KASU

Arkansas Works

Arkansas is at the forefront of a national experiment to see whether requiring work for health care coverage helps lift people out of poverty.

 

Starting next month, many who are on the state’s low-income health care program, Arkansas Works, must show they are working, volunteering, in school, or getting job training for at least 80 hours each month. The Arkansas Department of Human Services estimates 42,000 Arkansans will be impacted.

NPR

Arkansas Department of Human Services Director Cindy Gillespie was in a cheerful mood by week’s end as the Arkansas legislature undramatically passed her agency’s often-controversial budget thanks to federal officials approving one of the state’s two major waiver requests for Medicaid expansion.

Arkansas State Capitol
Wikipedia.org

LITTLE ROCK, Ark. (AP) — Arkansas lawmakers voted Wednesday to keep the state's Medicaid expansion another year after federal officials said the state can require people on the program to work or volunteer to keep their coverage.

The Trump administration’s Centers for Medicare and Medicaid Services has at long-last made its decision to add a work requirement for certain low-income people if they way to keep getting health insurance through Arkansas’s version of Medicaid expansion, known as Arkansas Works. The announcement was made Monday at the state’s Capitol building.

CMS Director Seema Verma personally signed and hand-delivered the federal agency’s letter to Governor Asa Hutchinson granting the state’s request.

MICHAEL HIBBLEN / KUAR NEWS

LITTLE ROCK, Ark. (AP) — A top Trump administration official is visiting Arkansas next week as state leaders await word on requests to impose a work requirement and scale back the eligibility of its Medicaid expansion, Gov. Asa Hutchinson's office said Friday.

(left to right) Arkansas state Senate President Jonathan Dismang (R-Searcy) & Arkansas state House Speaker Jeremy Gillam (R-Judsonia)
Talk Business and Politics

The legislative session in Little Rock is winding down.  State lawmakers optimistically think they may complete their work by week's end.  But, don't hold your breath.  The big issue holding everything up is Arkansas Works.  Are there enough votes to pass the funding bill for the state's controversial Medicaid expansion program?  Roby Brock with Talk Business and Politics sits down with state House Speaker Jeremy Gillam (R-Judsonia) and state Senate President Jonathan Dismang (R-Searcy) to find out.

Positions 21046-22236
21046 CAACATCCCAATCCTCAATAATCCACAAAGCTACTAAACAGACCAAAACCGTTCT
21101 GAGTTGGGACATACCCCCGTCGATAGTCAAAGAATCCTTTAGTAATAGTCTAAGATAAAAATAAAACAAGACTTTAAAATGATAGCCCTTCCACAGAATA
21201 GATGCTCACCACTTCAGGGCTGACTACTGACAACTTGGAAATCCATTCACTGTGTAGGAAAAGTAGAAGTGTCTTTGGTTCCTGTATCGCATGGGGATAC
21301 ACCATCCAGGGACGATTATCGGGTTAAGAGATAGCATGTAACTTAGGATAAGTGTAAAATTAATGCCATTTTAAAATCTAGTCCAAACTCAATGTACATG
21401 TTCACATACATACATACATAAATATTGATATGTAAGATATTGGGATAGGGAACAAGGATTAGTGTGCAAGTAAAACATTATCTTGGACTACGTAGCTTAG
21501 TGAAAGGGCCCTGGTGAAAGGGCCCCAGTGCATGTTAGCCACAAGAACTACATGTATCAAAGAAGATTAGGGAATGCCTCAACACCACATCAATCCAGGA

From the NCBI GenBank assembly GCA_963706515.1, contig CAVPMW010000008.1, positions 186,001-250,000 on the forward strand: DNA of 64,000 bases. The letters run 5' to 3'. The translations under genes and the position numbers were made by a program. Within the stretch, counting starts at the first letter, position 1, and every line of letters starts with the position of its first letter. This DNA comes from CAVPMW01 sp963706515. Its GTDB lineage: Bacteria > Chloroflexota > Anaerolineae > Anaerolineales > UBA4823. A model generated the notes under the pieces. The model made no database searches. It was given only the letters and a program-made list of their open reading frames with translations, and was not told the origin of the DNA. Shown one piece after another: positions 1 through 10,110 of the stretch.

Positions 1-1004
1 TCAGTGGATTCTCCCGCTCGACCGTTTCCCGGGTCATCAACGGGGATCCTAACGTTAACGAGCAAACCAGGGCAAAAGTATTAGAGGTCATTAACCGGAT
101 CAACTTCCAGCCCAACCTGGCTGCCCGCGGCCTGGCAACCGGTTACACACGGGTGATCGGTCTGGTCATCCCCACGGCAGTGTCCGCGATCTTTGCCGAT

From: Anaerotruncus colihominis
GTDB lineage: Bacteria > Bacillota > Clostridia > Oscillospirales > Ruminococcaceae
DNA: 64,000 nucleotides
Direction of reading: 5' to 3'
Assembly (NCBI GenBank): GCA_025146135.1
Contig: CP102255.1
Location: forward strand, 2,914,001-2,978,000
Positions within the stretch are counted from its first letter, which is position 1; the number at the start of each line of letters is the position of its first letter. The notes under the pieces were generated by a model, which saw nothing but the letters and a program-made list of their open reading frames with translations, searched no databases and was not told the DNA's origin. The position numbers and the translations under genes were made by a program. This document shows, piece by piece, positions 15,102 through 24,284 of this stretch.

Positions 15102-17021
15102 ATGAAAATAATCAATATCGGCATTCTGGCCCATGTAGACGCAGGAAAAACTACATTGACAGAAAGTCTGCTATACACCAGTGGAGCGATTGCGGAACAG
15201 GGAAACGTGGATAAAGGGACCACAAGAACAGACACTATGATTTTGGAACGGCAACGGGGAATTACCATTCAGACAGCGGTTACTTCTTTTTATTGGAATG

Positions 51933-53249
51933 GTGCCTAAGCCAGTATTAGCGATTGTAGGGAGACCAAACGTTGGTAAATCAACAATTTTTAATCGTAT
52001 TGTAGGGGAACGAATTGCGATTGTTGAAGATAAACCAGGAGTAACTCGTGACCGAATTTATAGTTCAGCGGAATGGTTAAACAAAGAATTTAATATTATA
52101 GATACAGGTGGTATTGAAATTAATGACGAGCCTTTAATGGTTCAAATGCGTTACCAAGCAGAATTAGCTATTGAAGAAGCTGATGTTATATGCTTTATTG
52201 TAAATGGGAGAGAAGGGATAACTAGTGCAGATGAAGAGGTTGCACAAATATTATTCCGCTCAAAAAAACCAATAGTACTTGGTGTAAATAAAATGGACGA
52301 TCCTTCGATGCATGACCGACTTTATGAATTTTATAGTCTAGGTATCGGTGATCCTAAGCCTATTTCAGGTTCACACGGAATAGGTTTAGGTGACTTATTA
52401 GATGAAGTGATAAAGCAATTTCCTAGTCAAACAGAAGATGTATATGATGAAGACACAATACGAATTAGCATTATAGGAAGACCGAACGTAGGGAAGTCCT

Arkansas lawmakers have a couple more weeks in this year’s budgeting session to re-approve funding for Arkansas Works, the state’s healthcare program for low-income people. Yet, a handful of state senators and their votes to continue the program remain on the fence.

Arkansas Works  covers about 285,564 low-income people. It also brings in federal dollars that are important to the state budget. The Arkansas Department of Human Services says it would cost the state $148.9 million extra in fiscal year 2019 to continue serving the program’s population without the federal match from Arkansas Works.

Pixabay

State Sen. Ron Caldwell, R-Wynne, and Rep. Vivian Flowers, D-Pine Bluff, both contend that a path for passage of Arkansas Works exists in this fiscal session, but both say their votes are dependent on how federal waivers will affect the program. The two Delta legislators also said they have stipulations before agreeing to any future tax cuts, such as the $180 million top income tax bracket reduction pushed by Gov. Asa Hutchinson.

John Brummett, Arkansas Democrat-Gazette columnist
Talk Business and Politics

The fiscal session has begun.  That means all eyes are on the state capitol to see if the Arkansas Works program can survive another close vote for passage, despite the loss of several "yes" votes in the Senate due to deaths and resignations.  Arkansas Democrat-Gazette columnist John Brummett sits down with Roby Brock of Talk Business to discuss the topic and pay tribute to longtime Parliamentarian of the House Representatives, Tim Massanelli.  Massanelli passed away last week. 


MICHAEL HIBBLEN / KUAR NEWS

Where will the votes come from for Arkansas Works in the upcoming fiscal session? Gov. Asa Hutchinson says it’s less about lawmakers changing their minds and more about reforming a program to satisfy conservative principles.

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